On the semi professional more personal base I love to start with ‘hallo bonjour’ and count on the charming French to through in some style.

The ending is a problem with no fix term found yet. But the xx I use for family and friends only.

Reply

10 Barchbo January 22, 2013 at 8:23 am

Professionally, I end with “Thanks”, “Best”, “Warm Regards”, or “Sincerely,” depending on the nature of the email and my relationship with its recipient.
Personally, I most commonly end with “Cheers!” but use “Love”, “XOXO”, or other endearments with family and friends.

I have noticed that you end emails with “kisses” and always thought it quite continental. Now you are continental! :)

Reply

11 Helen January 22, 2013 at 8:25 am

I have been on the receiving end of your kisses. I have to admit, the first time you sent me kisses, I was surprised. But then I got kisses from other bloggers. And sometimes I send one myself now – but only one. And not always.

As women dominate the internet, as our blogs change perceptions of motherhood, as our work is taken seriously and seen as important – we influence those around us, we leave our mark, we soften the lines between going to work and staying at home, we change images of professionalism.

Yea us! x

Reply

12 Corrie Anne January 22, 2013 at 8:42 am

My friends and I don’t really sign our rapid fire emails to each other. I’m always very formal with my work emails — I’m self-employed as a piano teacher so I like to be very professional with students and their parents.

Reply

13 Heather January 22, 2013 at 8:49 am

Professionally, I end all my emails with “Thanks/Thank you, Heather”. I also have signatures I sign with, depending on to whom the email is. Usually I’m asking for something :). I once had to change the cover letter of a proposal my firm was submitting from “Truly Yours” to “Sincerely”. The Truly Yours felt really creepy coming from us being sent to strangers looking at our firm to do design work. Who knows how long that ending had been on our form cover letter….it’s kind of scary to think about to be honest.

But, to people who comment on my blog or friends and family, sometimes it’s a simple “H”….sometimes Love, Me (really just to my husband). I even do the more casual ending for paper clients of mine (not related to architecture). I feel like the age/gender/occupation/relation to me of the recipient all have an affect on how I respond.

I’ve never really thought about it before, but I kind of like that you sign the same way no matter what. I think it shows more of your personality…but I’m not sure I could do it :).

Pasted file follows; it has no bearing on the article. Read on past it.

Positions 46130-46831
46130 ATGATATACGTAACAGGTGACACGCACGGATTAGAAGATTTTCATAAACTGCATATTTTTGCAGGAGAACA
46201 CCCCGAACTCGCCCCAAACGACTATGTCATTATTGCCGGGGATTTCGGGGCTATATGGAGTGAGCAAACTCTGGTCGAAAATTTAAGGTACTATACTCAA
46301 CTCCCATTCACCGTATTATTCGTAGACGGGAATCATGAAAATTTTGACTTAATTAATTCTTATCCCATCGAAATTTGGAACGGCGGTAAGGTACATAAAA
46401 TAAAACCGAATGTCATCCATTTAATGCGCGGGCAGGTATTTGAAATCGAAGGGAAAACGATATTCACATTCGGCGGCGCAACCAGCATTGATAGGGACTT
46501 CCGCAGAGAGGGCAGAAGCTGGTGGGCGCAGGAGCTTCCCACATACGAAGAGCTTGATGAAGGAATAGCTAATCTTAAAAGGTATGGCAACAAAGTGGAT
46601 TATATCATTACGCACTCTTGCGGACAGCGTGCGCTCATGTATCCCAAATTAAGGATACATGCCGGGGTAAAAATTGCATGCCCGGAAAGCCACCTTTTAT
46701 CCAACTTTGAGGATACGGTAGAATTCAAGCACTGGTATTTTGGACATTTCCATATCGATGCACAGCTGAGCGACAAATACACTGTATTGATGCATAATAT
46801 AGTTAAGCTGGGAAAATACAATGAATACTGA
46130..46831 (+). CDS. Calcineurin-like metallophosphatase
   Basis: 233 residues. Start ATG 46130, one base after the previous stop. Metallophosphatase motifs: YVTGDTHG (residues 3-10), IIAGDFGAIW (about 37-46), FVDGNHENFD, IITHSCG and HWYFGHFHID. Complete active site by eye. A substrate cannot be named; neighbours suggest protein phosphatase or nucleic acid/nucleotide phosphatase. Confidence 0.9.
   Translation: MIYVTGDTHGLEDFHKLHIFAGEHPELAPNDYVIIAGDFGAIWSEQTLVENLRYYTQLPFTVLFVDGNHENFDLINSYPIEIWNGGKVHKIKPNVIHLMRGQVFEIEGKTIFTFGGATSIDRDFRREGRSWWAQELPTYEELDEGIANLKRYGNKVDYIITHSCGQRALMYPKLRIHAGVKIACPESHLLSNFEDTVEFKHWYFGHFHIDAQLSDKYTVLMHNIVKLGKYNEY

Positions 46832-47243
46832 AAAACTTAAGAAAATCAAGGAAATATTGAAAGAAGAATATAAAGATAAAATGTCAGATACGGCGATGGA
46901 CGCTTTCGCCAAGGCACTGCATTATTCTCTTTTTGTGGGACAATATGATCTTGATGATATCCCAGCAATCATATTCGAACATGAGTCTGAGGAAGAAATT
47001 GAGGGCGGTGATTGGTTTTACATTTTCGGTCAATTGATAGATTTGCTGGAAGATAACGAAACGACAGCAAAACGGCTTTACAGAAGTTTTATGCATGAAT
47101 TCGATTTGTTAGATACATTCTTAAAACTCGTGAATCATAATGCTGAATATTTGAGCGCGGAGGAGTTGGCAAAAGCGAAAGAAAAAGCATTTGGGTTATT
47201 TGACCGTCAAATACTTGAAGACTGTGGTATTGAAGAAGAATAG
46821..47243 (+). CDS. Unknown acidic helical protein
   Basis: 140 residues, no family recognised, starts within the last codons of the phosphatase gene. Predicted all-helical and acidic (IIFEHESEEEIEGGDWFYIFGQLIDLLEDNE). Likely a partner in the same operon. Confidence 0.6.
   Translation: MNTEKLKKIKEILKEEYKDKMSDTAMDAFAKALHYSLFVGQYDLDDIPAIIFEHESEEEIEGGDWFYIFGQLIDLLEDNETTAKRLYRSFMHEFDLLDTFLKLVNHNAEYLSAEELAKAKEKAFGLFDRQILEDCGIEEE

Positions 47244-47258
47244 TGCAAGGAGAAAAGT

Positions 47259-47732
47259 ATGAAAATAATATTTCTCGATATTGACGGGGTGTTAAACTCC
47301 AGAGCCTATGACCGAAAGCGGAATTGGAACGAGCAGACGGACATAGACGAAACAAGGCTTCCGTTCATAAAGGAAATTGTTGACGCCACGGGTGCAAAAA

Reply

14 marian January 22, 2013 at 8:50 am

As I see the women in the Spanish ward after ours greet each other with a beso (kiss) and lots of love I think perhaps we stoic Anglo Saxons (who only show affection for dogs, horses and small children) are silently, virtually reaching out for more ways to show we really do love and appreciate the love and support we receive from each other.

Reply

15 Dani January 24, 2013 at 1:26 pm

.
I open professional emails/letters with “Dear So and so” or “To Whom It May Concern,” and I close them with “Thanks,” “Sincerely,” “Yours Truly,” “Gratefully,” etc.

I open personal emails with “Hey!!!,” Hi!!!,” “So and so!!!!, ” and I close said emails with “x” or “xx” for family and good friends, “un beso,” “un besito,” or “un abrazo” for close Spanish speaking friends or “Later” for other people or friends who are not into affection

Reply

16 Dani January 24, 2013 at 1:27 pm

I do think many of us are starved for affection.

Reply

17 Megan M. January 22, 2013 at 8:56 am

I always end professional or serious correspondence with “Sincerely” and have never thought of using anything different.

Any personal handwritten note from me ends with a “heart, Meg/an” where I literally draw a heart, add a comma, and sign my name. Meg is for super close friends and family. I use xoxo’s a lot when I’m chatting with my best friend, but nowhere else.

And I definitely use emoticons because I don’t want anyone to think I’m being harsh if I am not. :)

Reply

18 Summer January 22, 2013 at 8:56 am

I work in construction. As a woman in a male dominated field I really try to not be girly or overly emotional. It helps people to remember that they are working with an equal, not a girl. But outside my industry I find it strange that XOXO would be appropriate or acceptable. I suppose that I believe professional still needs to be professional – good grammar (!!!), courtesy, respect and well, professionalism. We don’t have to deaden everything to quick and cute, formality still has a place, doesn’t it?

Reply

19 Jenny January 22, 2013 at 9:11 am

I end my emails with “Blessings sweet friend”. My blog is personal, so I feel a personal connection with those who choose to follow along with my simple (but grateful for) journey.
I received an email from you shortly after I started blogging and your response felt personal. And that my sweet friend :) is how I prefer life to be -> Simple, personal, and filled with joy and gratitude.

Reply

20 Shannon { A Mom's Year } January 22, 2013 at 9:27 am

I was thinking some more about letter closings as I went about my day and remembered this: When I worked at Special Olympics Intl, our boss, Mrs. Shriver, would sign some of her letters with “Bunny Hugs.” I always thought that was such a sweet touch for such a powerful woman!

Reply

21 The New Diplomat's Wife January 22, 2013 at 9:31 am